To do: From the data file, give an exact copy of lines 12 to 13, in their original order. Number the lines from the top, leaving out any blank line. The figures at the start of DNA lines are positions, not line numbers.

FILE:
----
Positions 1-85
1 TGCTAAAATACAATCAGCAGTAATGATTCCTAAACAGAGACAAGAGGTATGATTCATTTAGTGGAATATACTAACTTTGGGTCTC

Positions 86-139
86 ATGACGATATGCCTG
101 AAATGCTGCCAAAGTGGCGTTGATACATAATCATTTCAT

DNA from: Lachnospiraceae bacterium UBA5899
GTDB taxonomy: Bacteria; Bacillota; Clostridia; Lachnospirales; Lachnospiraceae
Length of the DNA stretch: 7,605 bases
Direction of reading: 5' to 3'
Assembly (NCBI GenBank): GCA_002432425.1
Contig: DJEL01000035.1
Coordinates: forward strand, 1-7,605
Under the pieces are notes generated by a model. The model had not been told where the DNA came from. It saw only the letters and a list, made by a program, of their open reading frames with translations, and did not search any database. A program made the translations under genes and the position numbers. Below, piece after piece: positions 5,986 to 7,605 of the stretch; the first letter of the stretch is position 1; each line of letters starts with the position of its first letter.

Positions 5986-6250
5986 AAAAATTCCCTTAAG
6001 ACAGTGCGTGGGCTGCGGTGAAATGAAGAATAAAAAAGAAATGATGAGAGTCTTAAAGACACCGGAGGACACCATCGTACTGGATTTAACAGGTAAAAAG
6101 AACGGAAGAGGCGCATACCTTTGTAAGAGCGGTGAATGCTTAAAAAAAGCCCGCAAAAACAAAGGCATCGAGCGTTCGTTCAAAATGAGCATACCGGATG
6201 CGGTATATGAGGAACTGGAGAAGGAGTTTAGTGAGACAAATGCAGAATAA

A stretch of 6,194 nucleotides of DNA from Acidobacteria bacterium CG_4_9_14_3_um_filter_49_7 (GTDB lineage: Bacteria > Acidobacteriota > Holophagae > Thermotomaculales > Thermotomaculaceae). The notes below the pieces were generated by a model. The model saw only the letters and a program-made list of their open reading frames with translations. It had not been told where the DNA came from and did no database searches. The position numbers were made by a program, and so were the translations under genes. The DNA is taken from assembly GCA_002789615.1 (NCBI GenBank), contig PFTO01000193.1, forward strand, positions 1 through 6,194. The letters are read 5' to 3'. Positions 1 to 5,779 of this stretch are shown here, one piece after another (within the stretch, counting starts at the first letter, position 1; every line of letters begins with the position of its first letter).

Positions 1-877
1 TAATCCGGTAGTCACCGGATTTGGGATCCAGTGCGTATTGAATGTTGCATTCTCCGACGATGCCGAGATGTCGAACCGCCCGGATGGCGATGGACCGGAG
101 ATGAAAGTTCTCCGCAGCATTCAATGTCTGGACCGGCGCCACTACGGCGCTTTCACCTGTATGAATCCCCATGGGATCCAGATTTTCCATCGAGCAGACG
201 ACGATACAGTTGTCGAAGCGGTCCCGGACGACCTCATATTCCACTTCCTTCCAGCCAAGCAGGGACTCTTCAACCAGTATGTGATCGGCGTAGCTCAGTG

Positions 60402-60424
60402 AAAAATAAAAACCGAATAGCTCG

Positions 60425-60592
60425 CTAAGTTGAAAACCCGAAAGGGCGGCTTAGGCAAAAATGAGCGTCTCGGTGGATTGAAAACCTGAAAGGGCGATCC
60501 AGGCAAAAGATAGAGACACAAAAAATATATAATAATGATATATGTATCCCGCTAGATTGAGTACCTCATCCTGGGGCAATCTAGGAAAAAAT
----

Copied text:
Coordinates: forward strand, 1-7,605
Under the pieces are notes generated by a model. The model had not been told where the DNA came from. It saw only the letters and a list, made by a program, of their open reading frames with translations, and did not search any database. A program made the translations under genes and the position numbers. Below, piece after piece: positions 5,986 to 7,605 of the stretch; the first letter of the stretch is position 1; each line of letters starts with the position of its first letter.